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Jundishapur J Microbiol. 2014 Aug;7(8):e16771. doi: 10.5812/jjm.16771. Epub 2014 Aug 1.

Prevalence and Characterization of Clostridium difficile in Beef and Mutton Meats of Isfahan Region, Iran.

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Department of Food Science and Technology, College of Food Science and Technology, Tehran Science and Research Branch, Islamic Azad University, Tehran, IR Iran.
Infectious Diseases and Tropical Medicine Research Center, School of Food Sciences and Nutrition, Isfahan University of Medical Sciences, Isfahan, IR Iran.
Department of Pathobiology, University of Guelph, Guelph, Ontario, N1G 2W1, Canada.
Department of Animal Science, Faculty of Agriculture and Natural Resources, Tehran Science and Research Branch, Islamic Azad University, Tehran, IR Iran.



Clostridium difficile (C. difficile) is a frequent cause of nosocomial infections. During last few years, the mortality rate of C. difficile infection (CDI) increased in healthcare facilities. This organism has become a major public health concern in developed nations. Because of the increasing incidence of acquired-CDI (CA-CDI) and notable genetic overlap between C. difficile isolates from animals and humans, meat has defined as one of the probable transmission route of C. diffiicle to humans.


This study was performed to determine the prevalence of toxigenic C. difficile in beef and mutton meats consumed as human food in Isfahan, central part of Iran. Furthermore the polymerase chain reaction (PCR)-ribotyping employed to compare the genetic pattern of positive isolates in meat with clinical ones.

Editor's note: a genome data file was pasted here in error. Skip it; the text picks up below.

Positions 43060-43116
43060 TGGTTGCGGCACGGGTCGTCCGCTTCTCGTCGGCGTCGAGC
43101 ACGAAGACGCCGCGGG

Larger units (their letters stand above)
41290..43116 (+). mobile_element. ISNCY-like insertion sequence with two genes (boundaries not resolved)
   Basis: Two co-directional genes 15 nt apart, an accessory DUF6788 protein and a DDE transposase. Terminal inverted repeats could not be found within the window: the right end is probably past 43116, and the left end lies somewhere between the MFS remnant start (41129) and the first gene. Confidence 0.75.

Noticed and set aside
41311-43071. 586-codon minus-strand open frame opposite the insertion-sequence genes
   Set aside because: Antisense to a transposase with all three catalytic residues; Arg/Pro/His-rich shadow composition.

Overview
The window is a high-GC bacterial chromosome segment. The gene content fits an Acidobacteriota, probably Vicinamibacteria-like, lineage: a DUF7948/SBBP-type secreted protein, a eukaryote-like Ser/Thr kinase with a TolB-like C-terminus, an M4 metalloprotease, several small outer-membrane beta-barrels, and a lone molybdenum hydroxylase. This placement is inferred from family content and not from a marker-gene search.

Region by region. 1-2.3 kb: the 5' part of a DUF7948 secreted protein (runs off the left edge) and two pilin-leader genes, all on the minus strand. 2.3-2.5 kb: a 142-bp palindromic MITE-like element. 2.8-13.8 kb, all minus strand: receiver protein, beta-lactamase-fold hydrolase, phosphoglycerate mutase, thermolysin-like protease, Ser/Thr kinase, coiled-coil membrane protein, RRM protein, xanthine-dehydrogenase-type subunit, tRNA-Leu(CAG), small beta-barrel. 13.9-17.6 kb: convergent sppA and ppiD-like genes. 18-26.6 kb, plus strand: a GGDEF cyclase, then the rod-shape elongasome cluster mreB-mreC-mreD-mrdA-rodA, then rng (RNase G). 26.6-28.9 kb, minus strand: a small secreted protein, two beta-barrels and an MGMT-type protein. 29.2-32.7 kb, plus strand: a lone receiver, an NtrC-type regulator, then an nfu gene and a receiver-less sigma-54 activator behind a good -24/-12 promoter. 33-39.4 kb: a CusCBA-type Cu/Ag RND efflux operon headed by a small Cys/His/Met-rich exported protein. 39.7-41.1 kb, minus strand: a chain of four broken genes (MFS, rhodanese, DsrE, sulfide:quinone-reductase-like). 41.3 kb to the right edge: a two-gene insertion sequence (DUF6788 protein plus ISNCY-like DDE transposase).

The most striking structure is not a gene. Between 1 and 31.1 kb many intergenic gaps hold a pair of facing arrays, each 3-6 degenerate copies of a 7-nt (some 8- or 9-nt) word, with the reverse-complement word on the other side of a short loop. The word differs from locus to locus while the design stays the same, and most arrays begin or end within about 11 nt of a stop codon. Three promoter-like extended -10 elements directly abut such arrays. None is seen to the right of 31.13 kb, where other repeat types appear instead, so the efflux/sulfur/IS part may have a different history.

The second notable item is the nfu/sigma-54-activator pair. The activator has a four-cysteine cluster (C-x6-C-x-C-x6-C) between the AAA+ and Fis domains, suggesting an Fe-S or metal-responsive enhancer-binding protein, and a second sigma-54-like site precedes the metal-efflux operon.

A total of 200 raw meat samples (81 beef and 119 mutton) were purchased from meat packaging plants. The samples were anaerobically cultured in C. difficile moxalactam norfloxacin (CDMN) broth and plated on selective enrichment medium. The suspicious colonies were recultured on blood agar anaerobically. All C. difficile isolates identified by morphological and biochemical testing were screened by PCR for the presence of genes encoding the triose phosphate isomerase (tpi), toxin A (tcdA), toxin B (tcdB) and binary toxin (cdtB). The genomes of extracted isolates were analyzed by 16S-23S rRNA-based PCR ribotyping.


The overall prevalence of C. difficile with two toxigenic genes including tcdA and tcdB was estimated at 4.0%. C. difficile was detected in 2.8%, 2.1%, 3.6% and 6.2% of chopped beef, ground beef, chopped mutton and ground mutton, respectively. The cdtB gene was not found in positive isolates. Eight different ribotypes were found in isolated strains that were not identical with those belonging to patients with CDI.


The results of PCR-ribotyping indicate that no relationship exists between clinical and meat isolates. We therefore conclude that other sources than meat may function as a vector for CA-CDI.


Clostridium difficile; Iran; Meat; PCR

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